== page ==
The dynamic split-screen works well enough in the story missions, but it is for the story missions only. All of the Adventure Worlds force a vertical split-screen that cannot be changed. This wouldn’t be as much of an issue if it weren’t for the fact that you’re often trying to look all around you as much as possible to see what’s there. In some cases, the object with which you need to interact is located just at the top or bottom of the screen and you have no way of panning the camera up enough to easily lock on and interact with it unless your partner is standing right next to you. This isn’t a huge inconvenience in the grand scheme of things, but nothing sucks you out of the fun more than fighting with the game to achieve what it wants you to do.

Outside of the game, LEGO Dimensions provides players with some new ways to interact with the figures and the Portal Pad itself. In previous LEGO games, most of the puzzles either entailed manipulating things in the environment to create a new path, or using the special abilities of a particular character. While the latter still exists, the former takes on a new twist thanks to the Portal Pad and “keystones.”

In your quest to bring order to the LEGO universe, you’ll acquire five keystones. Each of these has a special function, such as creating portals on the screen allowing you to access otherwise impossible to reach area, or granting you elemental (fire, lightning, earth, or water) powers, that can be activated at certain nodes scattered throughout the game. While the nodes themselves are activated in-game by hitting them, accessing the powers they grant you involves moving your LEGO figures around on the Portal Pad.

For instance, in one particular level, you come across what looks like a plexiglass tunnel that connects to a switch. In order to proceed, you have to get a character through that tunnel to push the switch. There’s a nearby node you activate that results in the size changing keystone to take effect. Upon doing so, the different sections of the Portal Pad will flash different colors (orange, green, and clear) to indicate which special effect will occur if you place your LEGO figure on one of those sections (orange makes them shrink, green makes them grow, and clear return them to normal size). In this example, you place your figure in the orange section so they shrink down, go through the tunnel, and then go about your way. Later puzzles may have pieces of the tunnel broken off so you first have to place your figure on the green section to make them grow, pick up the broken section, repair the tunnel, and then place the figure on the orange panel to shrink down.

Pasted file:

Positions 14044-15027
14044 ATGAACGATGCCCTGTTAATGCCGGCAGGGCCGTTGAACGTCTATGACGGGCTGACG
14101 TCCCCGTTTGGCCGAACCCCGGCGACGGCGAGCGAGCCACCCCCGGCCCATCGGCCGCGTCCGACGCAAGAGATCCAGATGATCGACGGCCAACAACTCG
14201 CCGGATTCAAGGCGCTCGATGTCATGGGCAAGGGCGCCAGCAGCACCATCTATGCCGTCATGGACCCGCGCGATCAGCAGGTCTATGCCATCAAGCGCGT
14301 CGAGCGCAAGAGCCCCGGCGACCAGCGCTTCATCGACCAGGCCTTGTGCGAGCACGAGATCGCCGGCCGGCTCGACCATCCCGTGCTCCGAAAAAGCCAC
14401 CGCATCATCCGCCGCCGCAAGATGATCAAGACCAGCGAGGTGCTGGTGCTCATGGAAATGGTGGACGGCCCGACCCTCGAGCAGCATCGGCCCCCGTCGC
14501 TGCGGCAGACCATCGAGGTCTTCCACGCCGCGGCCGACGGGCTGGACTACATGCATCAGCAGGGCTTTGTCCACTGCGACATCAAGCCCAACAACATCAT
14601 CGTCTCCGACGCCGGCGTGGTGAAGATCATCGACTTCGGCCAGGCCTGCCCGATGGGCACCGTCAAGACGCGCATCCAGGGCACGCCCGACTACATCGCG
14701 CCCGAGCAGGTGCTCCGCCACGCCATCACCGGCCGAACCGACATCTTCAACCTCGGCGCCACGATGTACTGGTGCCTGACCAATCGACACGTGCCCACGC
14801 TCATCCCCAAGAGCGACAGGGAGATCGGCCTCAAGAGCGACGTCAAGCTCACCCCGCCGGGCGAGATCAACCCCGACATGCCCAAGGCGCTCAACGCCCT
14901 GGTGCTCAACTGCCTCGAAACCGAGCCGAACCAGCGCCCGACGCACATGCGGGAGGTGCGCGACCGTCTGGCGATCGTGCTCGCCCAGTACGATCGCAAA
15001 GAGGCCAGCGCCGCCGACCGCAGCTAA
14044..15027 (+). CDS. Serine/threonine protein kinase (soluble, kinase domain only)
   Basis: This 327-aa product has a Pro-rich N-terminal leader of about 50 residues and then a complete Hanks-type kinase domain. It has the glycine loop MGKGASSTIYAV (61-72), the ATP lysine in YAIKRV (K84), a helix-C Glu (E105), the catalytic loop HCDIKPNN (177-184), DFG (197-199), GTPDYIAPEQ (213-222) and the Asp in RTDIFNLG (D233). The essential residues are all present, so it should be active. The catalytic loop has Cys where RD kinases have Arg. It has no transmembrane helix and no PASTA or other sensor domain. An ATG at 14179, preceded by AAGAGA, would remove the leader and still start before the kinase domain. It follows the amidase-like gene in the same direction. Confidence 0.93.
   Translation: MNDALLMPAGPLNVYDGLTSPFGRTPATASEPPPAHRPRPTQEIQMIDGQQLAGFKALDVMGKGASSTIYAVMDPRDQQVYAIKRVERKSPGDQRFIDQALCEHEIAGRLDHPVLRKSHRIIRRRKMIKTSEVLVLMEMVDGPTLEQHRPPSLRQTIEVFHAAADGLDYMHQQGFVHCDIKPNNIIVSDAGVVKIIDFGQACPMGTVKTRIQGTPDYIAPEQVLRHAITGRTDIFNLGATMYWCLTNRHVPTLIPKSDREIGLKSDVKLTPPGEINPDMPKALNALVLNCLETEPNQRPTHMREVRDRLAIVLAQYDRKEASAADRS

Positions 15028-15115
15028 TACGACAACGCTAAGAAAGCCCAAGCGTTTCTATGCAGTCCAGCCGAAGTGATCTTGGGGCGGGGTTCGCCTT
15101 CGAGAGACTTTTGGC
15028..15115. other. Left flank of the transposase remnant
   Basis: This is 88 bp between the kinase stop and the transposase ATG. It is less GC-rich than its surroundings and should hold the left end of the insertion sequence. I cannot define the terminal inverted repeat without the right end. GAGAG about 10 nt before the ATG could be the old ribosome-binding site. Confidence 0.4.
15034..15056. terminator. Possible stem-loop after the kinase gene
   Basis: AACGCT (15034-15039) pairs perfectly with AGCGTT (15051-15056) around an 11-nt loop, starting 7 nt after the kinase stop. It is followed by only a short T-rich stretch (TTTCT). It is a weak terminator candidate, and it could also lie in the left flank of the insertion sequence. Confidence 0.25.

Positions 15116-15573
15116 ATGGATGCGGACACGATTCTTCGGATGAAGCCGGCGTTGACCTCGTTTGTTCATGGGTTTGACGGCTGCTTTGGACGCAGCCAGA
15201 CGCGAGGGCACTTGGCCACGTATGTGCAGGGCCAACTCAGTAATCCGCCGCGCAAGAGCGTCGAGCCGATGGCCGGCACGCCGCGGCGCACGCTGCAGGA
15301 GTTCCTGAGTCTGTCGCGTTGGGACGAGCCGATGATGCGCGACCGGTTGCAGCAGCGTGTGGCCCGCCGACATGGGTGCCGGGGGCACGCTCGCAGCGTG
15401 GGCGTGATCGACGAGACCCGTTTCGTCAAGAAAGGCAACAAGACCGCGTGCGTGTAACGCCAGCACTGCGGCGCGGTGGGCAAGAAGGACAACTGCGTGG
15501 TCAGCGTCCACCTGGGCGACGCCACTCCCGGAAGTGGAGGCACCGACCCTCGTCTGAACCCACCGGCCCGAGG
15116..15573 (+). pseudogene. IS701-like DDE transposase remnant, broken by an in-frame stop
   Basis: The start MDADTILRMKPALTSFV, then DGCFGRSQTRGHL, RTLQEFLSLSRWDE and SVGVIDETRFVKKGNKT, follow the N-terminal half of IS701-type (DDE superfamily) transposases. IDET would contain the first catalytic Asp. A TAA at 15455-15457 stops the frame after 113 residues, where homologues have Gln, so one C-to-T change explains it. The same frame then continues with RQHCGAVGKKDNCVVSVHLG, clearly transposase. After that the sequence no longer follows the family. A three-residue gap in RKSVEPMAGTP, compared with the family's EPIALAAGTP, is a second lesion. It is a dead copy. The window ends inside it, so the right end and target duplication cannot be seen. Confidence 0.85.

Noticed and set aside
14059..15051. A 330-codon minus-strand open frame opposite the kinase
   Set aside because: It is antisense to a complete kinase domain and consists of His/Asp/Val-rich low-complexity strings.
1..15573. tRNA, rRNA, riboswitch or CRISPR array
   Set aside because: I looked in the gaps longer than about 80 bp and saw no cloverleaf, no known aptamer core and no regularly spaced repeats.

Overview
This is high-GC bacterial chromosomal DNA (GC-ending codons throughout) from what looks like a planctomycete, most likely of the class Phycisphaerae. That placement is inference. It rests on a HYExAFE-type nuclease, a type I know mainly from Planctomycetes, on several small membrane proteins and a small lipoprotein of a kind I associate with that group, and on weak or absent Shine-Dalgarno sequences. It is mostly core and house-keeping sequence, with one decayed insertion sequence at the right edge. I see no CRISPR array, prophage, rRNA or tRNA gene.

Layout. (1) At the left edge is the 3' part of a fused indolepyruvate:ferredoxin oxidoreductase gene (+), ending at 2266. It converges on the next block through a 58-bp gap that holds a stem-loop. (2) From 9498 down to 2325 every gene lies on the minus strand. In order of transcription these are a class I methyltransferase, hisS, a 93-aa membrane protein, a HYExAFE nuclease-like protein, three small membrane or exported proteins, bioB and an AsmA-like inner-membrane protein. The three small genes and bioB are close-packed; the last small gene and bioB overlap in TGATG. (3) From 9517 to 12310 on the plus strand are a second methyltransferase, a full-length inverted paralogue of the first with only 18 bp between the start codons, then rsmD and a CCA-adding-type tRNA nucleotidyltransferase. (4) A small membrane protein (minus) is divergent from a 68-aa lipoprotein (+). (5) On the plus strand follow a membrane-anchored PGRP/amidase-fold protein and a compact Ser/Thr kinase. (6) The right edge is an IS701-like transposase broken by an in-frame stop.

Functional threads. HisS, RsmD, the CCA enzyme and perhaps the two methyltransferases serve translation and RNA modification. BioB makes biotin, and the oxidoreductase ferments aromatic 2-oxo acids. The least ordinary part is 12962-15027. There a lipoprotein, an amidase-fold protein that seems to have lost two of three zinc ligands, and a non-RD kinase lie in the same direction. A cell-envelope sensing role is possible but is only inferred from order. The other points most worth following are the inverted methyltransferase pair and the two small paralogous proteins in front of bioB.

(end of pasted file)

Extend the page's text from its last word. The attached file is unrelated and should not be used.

This mechanic is a novel idea within the genre of “toys-to-life”, though it can be troublesome once your collection of LEGO grows. There are only seven spaces on the Portal Pad and if all of those get filled up, you’ll be quickly trying to swap figures around to ensure they stay in the game and to do accomplish whatever the game is asking you to do at that time. For the keystone puzzles, this usually isn’t too bad as you can always swap to a particular character that’s already in the right section. Some character abilities, like Wyldstyle’s “Master Builder” power, and boss encounters, however, require you to move figures around more frequently. While I wanted to freely play as anyone and use any vehicle during the story missions, I eventually got to the point where I only had Batman, Wyldstyle, and Gandalf on the pad to makes things easy for myself.

Finally, there are the figures, vehicles, and gadgets themselves. Every vehicle/gadget has three forms. Instructions on how to assemble it into it’s default form are provided from within the game (there are no physical instructions). Gaining access to the alternative forms requires upgrading via the portal located in the hub world (Vorton).

Once the new forms are unlocked, you are provided a new set of instructions that walk you through how to reassemble the gadget/vehicle. I quickly found myself blowing through all of the studs and gold LEGO bricks I had acquired just to unlock the next form of a particular vehicle just so I could assemble it in a different way. What’s more, those different forms changes aren’t purely cosmetic either. Each form has its own set of abilities, such as being able to dive underwater or pull down walls with tow cables, that are needed to acquire all of those collectibles scattered throughout.

There’s an underlying idea to LEGOs that has inspired so many throughout the years: if you can dream it, build it. People will look at a pile of LEGO bricks and then think of way to make them into something more, like a dinosaur, or the Empire State Building. I feel that that same idea has translated over into LEGO Dimensions. TT Games looked at the idea of “toys-to-life” and the rote gameplay mechanics of their previous titles and merged them in a way that is not only greater than its parts, but so very true to the LEGO spirit.